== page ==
The JAG wouldn't personally write those reports; he would sign off on them. From what FJAG has said, the support staff is sadly lacking and unable to effectively compile those reports.
Each of DMP and DDCS is responsible for their own report.
For the overarching JAG report in my day the Director Law/Military justice, Policy and Research was responsible for the data work and much of the rest of the report. I note that since I have left DLaw/MJP&R has been broken into two offices DLaw/MJ-Strategic and DLaw/MJ-Operations. The former deals with the development of the overarching mil justice vision for the office while the later deals with day-to-day MJ matters - you should note that DLaw/MJ-Ops has specific responsibility for developing the annual report to the minister.
For Journeyman - you misread my comment. About 80% of the material "by volume" is easy to write boilerplate; about 20% of the material is statistical data that requires gathering, fact checking, collation, interpretation and presentation in a meaningful way. That 20% by volume is 95% of the work.
If you wish to understand priorities then consider the fact that one of the more important projects for the Mil Jus directorate is a way to come to grips with what has become a major systemic delay in bringing courts martial to trial. When I left I believe the average case took some 270 days from when the referral was received by DMP until the CM was completed (police investigation time and in-unit staffing would be on top of that time). Fixing this issue is not a simple matter as it includes stakeholders from the police, the prosecution, the defence and the judges all of whom have their own agendas and who need to protect the often opposing interests of the system and the accused. IMHO that is an output well worth spending time on.
But then again I wouldn't want to stand in the way of your moral outrage.
Just one further comment. I sat on the Manitoba Law Societies Complaints Investigation Committee for six years and have a pretty good idea how the NS Barristers' Society should handle this. (as an aside the NS Bar Association has nothing to do with this - its the Barristers' Society that handles complaints from the public - their complaints procedures are set out in their web site). In short I would be hard pressed to find that there was a breach of the Professional Code of Conduct here. Please look carefully at s. 9.3 of the NDA which merely requires that the JAG report annually to the Minister. The manner of the report is not specified.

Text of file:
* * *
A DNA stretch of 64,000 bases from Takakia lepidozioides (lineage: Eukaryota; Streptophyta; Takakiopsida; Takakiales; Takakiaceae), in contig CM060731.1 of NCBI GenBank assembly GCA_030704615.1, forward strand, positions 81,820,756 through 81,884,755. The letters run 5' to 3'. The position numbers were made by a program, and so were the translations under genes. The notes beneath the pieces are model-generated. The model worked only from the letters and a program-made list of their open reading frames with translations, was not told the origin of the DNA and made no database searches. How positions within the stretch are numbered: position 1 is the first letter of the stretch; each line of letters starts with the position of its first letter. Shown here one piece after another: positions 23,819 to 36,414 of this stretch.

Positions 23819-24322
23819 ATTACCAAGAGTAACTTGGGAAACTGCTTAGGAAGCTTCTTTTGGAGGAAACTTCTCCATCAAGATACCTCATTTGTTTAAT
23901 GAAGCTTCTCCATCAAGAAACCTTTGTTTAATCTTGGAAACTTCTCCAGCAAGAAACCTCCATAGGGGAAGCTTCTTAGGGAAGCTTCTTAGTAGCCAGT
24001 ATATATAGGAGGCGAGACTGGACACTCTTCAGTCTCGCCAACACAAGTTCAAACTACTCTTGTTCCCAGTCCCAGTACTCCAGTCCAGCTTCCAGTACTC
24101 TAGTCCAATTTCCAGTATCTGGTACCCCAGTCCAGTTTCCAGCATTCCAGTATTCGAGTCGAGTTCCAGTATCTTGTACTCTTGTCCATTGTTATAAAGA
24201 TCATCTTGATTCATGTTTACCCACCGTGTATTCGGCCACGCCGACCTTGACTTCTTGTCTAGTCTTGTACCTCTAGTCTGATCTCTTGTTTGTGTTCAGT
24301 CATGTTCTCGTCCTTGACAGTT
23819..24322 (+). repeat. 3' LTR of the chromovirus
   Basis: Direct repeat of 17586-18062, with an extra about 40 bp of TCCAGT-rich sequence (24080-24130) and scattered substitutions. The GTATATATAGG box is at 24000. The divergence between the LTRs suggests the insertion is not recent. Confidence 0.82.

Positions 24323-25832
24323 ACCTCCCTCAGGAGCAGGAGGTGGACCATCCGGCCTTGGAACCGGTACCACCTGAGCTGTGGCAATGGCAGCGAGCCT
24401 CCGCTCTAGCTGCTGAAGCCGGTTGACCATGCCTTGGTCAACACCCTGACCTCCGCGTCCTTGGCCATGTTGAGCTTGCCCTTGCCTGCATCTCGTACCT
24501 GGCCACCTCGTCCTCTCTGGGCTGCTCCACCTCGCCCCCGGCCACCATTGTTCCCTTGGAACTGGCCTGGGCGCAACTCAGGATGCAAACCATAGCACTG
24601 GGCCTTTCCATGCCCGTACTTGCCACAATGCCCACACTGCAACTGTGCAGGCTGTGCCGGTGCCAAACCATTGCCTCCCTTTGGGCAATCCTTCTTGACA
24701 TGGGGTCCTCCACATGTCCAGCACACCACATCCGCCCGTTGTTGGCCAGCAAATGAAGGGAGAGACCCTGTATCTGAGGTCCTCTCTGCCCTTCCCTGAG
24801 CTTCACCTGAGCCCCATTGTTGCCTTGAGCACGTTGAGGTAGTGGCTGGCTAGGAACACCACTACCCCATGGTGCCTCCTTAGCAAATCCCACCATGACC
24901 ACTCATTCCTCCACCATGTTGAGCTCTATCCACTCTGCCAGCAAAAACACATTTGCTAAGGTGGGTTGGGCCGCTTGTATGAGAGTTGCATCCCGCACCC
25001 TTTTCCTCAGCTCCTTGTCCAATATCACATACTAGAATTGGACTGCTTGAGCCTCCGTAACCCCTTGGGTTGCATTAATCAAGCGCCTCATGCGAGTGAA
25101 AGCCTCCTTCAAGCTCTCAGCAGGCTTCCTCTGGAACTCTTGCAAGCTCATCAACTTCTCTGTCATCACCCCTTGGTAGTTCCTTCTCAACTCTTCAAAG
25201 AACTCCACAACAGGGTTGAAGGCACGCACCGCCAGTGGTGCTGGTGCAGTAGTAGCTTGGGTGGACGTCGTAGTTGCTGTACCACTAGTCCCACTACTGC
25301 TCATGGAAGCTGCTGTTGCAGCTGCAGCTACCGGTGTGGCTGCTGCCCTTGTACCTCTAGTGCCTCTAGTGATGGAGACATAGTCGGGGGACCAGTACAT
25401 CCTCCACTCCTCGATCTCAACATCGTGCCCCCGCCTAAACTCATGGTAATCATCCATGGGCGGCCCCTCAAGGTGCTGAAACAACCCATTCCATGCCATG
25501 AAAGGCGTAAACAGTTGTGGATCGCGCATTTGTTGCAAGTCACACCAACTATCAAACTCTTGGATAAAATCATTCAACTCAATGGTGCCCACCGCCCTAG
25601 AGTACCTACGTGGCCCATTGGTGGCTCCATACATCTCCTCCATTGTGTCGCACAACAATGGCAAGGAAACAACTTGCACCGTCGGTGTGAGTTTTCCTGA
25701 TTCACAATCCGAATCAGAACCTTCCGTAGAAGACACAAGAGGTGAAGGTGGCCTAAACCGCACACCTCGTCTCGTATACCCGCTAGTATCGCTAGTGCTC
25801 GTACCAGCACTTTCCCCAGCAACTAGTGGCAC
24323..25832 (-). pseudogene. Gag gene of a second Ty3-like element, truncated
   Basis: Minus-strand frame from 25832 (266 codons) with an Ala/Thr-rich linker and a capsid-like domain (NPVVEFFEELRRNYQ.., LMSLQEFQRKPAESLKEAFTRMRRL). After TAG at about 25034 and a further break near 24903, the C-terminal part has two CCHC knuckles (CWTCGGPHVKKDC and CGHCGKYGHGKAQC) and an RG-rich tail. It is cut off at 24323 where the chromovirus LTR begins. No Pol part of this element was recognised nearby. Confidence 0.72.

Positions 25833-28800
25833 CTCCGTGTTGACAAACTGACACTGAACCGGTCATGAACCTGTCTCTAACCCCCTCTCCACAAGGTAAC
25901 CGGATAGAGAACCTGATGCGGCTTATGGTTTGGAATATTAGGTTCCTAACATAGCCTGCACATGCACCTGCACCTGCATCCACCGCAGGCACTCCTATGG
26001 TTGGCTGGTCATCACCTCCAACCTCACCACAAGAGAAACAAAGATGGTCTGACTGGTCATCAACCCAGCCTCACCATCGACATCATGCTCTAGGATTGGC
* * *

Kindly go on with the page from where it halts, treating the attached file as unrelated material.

The JAG speaks with the Minister very frequently and I would expect he has reported and been given waivers to delay the submission of the written reports by the previous Minister but now that it's an issue before a parliamentary committee I can see why the new Minister has asked for their production. I also expect that the JAG has told the Minister what other projects will now have to be put on hold until these reports get done.
I would expect that the Law Society of NS would consider this a matter as between the Minister and the JAG and outside their scope of enforcement and as already being dealt with by the parties - mediation of a resolution is always a priority for a law society and here it seems the matter is resolving itself. There is no need for NSBS intervention or action.
What I really wonder about is who is the member of the public or the NS legal profession who is registering the complaint with the NSBS or is Darrel doing this on his own motion and for what purpose?
Anyway, as I said before, I don't wish to stand in the way of anyone's moral outrage.